Mexico’s economy minister, Ildefonso Guajardo, who visited Washington on Wednesday to meet with Trump administration officials, threatened to walk away from talks if the U.S. insisted on having Mexico pay for the wall or impede remittances from Mexican nationals.
After news of the border wall order broke, Mexican legislators called on Peña Nieto to cancel his visit to the United States, scheduled from Jan. 31. He said on Wednesday that he was considering canceling, The Associated Press reported.
Anti-immigrant rhetoric was a staple of Trump’s presidential campaign. He received backlash after suggesting Mexican immigrants are criminals and rapists, and in December 2015, he called for a complete ban on Muslims entering the United States.
He also said repeatedly during the campaign that he would do whatever was in his power to force jurisdictions to cooperate with deportation efforts, whether they want to or not. “Sanctuary city” is a broad term for jurisdictions that do not fully cooperate with Immigration and Customs Enforcement efforts.
Most of them do work with ICE to some degree, such as notifying the agency before releasing certain criminals. But leaders in those jurisdictions argue that holding all suspected unauthorized immigrants based on ICE requests can hurt community policing efforts and even violate the Constitution, if they hold someone beyond when they would otherwise be released.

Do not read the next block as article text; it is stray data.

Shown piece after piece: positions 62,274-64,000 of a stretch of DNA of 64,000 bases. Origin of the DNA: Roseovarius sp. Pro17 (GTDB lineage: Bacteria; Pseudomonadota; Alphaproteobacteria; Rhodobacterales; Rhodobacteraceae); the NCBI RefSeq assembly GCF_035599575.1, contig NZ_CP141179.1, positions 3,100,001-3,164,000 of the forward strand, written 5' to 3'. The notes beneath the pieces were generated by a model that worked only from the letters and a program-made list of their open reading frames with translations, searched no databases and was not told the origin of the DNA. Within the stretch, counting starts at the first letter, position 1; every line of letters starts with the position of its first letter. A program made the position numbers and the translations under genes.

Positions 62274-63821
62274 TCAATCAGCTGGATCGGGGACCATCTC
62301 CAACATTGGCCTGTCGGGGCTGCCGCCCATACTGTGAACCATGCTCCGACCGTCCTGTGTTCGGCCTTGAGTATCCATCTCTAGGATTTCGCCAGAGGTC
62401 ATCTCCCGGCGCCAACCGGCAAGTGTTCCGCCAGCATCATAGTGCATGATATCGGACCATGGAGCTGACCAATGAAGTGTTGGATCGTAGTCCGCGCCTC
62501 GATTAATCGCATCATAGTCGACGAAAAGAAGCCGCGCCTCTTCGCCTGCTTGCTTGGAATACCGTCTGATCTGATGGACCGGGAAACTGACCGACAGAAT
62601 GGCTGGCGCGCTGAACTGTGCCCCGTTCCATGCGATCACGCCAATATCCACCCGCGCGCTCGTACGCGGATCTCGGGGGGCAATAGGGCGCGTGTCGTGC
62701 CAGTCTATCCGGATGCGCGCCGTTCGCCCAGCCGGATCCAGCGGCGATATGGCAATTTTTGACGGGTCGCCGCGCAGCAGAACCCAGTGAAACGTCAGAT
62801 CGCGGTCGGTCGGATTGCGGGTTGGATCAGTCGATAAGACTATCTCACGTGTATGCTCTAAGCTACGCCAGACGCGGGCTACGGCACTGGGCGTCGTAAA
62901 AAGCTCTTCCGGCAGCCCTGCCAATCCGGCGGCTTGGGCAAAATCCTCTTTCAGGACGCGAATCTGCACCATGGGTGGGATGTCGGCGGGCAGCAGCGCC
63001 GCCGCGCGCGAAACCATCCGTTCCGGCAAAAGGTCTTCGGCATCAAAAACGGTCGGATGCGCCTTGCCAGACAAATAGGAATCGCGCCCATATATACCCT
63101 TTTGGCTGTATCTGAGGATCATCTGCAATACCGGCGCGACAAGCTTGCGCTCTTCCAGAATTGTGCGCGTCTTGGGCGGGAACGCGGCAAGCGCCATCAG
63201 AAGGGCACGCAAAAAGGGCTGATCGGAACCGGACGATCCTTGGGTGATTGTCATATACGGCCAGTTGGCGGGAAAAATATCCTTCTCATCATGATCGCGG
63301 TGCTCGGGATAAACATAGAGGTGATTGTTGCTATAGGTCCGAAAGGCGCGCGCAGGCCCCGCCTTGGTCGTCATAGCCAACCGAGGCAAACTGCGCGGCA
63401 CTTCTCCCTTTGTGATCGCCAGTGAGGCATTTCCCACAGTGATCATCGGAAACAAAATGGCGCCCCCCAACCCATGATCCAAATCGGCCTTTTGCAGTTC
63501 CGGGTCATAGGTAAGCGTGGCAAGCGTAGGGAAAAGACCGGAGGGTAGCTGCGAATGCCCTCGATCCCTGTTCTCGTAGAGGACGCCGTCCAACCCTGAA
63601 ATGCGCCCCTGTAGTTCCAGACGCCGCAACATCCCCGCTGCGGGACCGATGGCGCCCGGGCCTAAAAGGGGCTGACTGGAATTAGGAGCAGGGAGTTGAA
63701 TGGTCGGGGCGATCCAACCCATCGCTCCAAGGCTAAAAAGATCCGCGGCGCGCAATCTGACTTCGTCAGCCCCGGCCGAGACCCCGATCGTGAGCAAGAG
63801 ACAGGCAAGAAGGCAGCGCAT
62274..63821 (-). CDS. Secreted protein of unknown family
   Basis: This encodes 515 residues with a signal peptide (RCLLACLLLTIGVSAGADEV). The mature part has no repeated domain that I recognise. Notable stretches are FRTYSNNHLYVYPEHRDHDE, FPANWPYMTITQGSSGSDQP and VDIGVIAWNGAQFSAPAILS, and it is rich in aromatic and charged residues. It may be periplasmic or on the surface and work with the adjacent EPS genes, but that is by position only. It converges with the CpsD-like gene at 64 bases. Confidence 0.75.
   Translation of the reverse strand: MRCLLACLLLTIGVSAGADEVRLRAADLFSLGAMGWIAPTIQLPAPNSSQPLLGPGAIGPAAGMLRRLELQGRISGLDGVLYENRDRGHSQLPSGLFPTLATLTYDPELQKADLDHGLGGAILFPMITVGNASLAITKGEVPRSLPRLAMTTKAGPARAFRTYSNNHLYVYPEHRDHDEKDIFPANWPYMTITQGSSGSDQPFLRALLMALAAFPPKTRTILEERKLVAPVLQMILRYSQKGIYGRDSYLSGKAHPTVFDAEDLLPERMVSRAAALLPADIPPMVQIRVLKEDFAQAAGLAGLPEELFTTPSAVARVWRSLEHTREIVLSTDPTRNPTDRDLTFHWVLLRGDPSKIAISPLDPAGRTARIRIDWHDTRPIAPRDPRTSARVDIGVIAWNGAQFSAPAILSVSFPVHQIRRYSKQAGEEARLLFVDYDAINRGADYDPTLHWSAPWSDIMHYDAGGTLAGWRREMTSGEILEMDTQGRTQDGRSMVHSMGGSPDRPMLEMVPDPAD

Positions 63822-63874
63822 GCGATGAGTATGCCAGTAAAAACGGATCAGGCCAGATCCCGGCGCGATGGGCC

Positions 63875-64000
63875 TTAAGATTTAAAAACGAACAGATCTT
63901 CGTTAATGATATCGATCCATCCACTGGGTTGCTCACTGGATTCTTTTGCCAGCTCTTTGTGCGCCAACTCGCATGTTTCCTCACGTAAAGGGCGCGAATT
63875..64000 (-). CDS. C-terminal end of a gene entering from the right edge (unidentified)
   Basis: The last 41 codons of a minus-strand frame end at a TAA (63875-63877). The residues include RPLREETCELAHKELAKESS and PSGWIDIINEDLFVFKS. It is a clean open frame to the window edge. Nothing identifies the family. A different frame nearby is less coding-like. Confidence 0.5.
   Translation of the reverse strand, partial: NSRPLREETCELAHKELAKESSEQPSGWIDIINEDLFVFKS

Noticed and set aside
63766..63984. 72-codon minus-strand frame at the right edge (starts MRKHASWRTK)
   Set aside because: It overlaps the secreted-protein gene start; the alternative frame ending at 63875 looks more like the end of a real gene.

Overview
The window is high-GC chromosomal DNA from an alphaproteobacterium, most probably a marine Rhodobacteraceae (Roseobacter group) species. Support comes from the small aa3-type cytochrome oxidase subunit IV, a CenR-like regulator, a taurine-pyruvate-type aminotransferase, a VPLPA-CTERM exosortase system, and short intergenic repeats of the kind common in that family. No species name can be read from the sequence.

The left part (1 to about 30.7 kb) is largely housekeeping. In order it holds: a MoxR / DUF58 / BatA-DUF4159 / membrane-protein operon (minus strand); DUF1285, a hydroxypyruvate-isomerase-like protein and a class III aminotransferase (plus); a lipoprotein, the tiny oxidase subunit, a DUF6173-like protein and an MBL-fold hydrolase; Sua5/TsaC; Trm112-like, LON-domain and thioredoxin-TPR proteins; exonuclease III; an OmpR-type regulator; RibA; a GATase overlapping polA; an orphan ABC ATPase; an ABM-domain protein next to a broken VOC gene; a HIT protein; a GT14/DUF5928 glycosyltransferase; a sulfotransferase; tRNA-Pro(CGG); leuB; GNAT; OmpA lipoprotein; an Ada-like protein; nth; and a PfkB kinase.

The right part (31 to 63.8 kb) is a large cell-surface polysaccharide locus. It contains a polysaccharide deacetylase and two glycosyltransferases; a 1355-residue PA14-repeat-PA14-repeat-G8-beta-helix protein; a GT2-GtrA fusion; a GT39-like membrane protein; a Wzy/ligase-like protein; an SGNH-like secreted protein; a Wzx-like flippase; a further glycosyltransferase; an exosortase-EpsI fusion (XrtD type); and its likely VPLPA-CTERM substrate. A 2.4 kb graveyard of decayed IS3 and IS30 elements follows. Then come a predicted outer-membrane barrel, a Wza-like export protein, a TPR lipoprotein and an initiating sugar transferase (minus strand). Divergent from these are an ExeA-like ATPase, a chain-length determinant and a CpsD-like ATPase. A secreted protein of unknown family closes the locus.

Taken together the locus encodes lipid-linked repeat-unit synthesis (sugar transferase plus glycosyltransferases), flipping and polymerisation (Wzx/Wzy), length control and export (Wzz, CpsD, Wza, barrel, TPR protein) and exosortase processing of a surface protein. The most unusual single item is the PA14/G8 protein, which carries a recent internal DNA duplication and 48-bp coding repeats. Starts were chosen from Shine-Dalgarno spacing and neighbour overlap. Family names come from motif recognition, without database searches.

The executive order states that sanctuary cities may lose federal law enforcement grants, and the federal government would shame them into compliance by posting a list of the crimes committed by undocumented immigrants in jurisdictions that declined ICE’s requests to hold certain people.
Some leaders in jurisdictions that restrict ICE cooperation have said they have no intention of altering policy based on Trump’s threats.
New York Attorney General Eric Schneiderman said in a statement that Trump lacked the authority to take away funding from cities and states.
Trump is also preparing to issue an executive order restricting refugee admissions to the U.S. and denying visas to individuals from countries his administration deems high-risk.
Roque Planas contributed reporting.
This article has been updated throughout with information on Trump’s orders.